On Thursday, Haslam made a familiar vow. “We are very determined to get it right this time,” Haslam said, echoing a statement he's made before. The Browns kicked off their latest quest to find a coach — and also a general manager — by interviewing McCarthy, who led the Packers to a Super Bowl title in 2010 and whose impressive resume may give him an advantage over any other candidates Cleveland will interview.
“Obviously he’s got great experience, he’s won 62 percent of his games and that speaks for himself,” Haslam said during a 20-minute news conference. “So we’ve really enjoyed our time with him.” McCarthy never spoke with the Browns last year before they surprisingly hired Freddie Kitchens, who proved to be ill-prepared and was dismissed after a drama-filled 6-10 season. But the 56-year-old McCarthy was first on a long list this time around as Haslam and his wife, Dee, attempt to finally complete what to this point has been a futile quest.
On Thursday night, the Browns announced via Twitter that they're interviewing Ravens offensive coordinator Greg Roman, who was in charge of the NFL's highest-scoring unit this season. Cleveland's search committee led by Jimmy Haslam met with Roman in Baltimore.
Per league rules, the Browns can speak with Roman this week because the top-seeded Ravens have a first-round AFC playoff bye. Under the 47-year-old Roman, who went to college in the Cleveland area, the Ravens became the first team to average more than 200 yards passing and 200 yards rushing per game.
The Browns also have interviews lined up with coordinators Josh McDaniels, Kevin Stefanski, Eric Bieniemy, Brian Daboll and Robert Saleh. As McCarthy waited upstairs in Cleveland's facility, Haslam laid out the team's plans to find its next coach and new GM after John Dorsey's shocking ouster Tuesday. Haslam said the team will first hire a coach, who will have input into hiring the next GM.
“If you look at the successful organizations that are consistently in the playoffs, there is alignment within the organization, and they have the right people in the right place, coach and GM,” Haslam said. “That's what we're focused on tremendously, and that alignment is something that is really, really important.”
Haslam said he and his son-in-law, JW Johnson, met with 25 to 30 core players on Monday to get their thoughts on what's needed. “They really do want strong leadership,” he said. “We are looking for a strong leader, one; someone who is smart, two; has really good football acumen, three; and then will work within the organization — it is not ‘my way or the highway’ and will work within the organization for the best result.
“I also think we want somebody who is a continuous learner and somebody who is trying to get better all the time.” McCarthy would seem to fit that profile. He went to the playoffs nine times in 13 years with the Packers before being fired in 2018. He's a respected, proven winner with an offensive mindset and has experience handling quarterbacks after working with Aaron Rodgers.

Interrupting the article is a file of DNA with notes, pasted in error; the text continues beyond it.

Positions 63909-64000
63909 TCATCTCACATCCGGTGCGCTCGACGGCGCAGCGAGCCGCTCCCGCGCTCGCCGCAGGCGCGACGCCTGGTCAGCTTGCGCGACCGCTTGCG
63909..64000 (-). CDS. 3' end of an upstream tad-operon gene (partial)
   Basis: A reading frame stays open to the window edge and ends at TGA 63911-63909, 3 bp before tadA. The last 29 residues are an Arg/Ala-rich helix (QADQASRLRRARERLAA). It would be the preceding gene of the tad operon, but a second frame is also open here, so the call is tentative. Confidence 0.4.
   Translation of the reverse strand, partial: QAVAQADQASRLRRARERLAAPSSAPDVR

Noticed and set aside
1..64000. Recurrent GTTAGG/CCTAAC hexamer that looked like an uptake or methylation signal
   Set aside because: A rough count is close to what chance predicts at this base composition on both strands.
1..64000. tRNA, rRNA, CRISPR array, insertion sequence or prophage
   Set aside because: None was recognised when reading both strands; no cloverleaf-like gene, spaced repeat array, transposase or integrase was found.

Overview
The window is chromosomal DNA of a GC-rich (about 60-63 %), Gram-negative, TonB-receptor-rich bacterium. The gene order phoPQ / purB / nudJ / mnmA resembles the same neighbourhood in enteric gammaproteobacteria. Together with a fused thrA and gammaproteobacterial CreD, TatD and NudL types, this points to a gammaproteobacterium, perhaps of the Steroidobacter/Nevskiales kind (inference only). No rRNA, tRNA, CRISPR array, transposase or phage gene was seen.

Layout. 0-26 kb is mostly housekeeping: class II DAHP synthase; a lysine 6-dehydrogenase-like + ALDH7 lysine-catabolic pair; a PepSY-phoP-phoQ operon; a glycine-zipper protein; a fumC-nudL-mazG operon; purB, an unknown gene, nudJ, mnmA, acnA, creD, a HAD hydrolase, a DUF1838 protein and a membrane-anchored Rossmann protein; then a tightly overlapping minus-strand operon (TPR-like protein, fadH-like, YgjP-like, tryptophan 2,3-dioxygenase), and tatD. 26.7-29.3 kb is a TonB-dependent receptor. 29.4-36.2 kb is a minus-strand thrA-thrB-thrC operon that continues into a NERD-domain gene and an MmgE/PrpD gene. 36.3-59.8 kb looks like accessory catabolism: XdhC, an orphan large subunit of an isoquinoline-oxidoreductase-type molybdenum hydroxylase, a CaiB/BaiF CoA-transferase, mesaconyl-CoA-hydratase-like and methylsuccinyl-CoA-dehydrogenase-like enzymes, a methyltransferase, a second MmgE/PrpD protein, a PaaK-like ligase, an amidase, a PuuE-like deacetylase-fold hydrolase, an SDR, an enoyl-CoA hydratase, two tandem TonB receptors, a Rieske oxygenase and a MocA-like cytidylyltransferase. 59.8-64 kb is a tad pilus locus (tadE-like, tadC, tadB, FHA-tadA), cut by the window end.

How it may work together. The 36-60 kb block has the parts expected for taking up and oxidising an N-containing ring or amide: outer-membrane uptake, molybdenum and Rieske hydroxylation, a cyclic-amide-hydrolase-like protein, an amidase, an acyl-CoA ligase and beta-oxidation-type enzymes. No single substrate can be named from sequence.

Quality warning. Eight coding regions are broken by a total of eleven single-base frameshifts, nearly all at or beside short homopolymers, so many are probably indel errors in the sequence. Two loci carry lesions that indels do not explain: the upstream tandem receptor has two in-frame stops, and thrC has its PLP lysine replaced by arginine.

He went 125-77-2 in Green Bay, but McCarthy was often criticized for not winning more that one Super Bowl with Rodgers and for being too basic on offense. He spent the past year out of football, immersing himself in studying concepts, new trends and embracing analytics. He's already interviewed with Carolina about its job and will meet with the New York Giants.
McCarthy does have connections in Cleveland as he worked in Green Bay with Browns assistant GM Eliot Wolf. Haslam said Wolf will remain in that role and there is not a chance of him being promoted. “We will go outside of the organization to find our next GM,” Haslam said.
Haslam said NFL head coaching experience is not a prerequisite. He also sidestepped a question about the Browns' interest in former Ohio State coach Urban Meyer, saying the team was only focused on coaches with pro ties “right now.”
The Browns are seeking their seventh coach in 10 years, and sixth since the Haslams took ownership in 2012. The Browns are 32-88-1 under the Haslams. Strategy officer Paul DePodesa is leading the search process this time. Haslam said the final decision on hiring a coach will be made by him and his wife with collaboration from other members of the search committee: DePodesta, Johnson and vice president Chris Cooper.
And while the Browns have had plenty of practice in looking for coaches and executives, the results have been poor. “Let’s be honest, there is no guarantee,” Haslam said. “I do think we have learned a tremendous amount the hard way, a very painful way, and I think we have a clearer vision and expectation of exactly what we are looking for in both positions.”
Haslam didn't run from his failures. "We realize that we’ve had a tremendous amount of change since we bought the team. We accept responsibility,” he said. “At the same time, we’re more determined than ever to get it right for the Browns, the players and for the great fans of the Cleveland Browns, which we have the best fans, I believe, in the world.”
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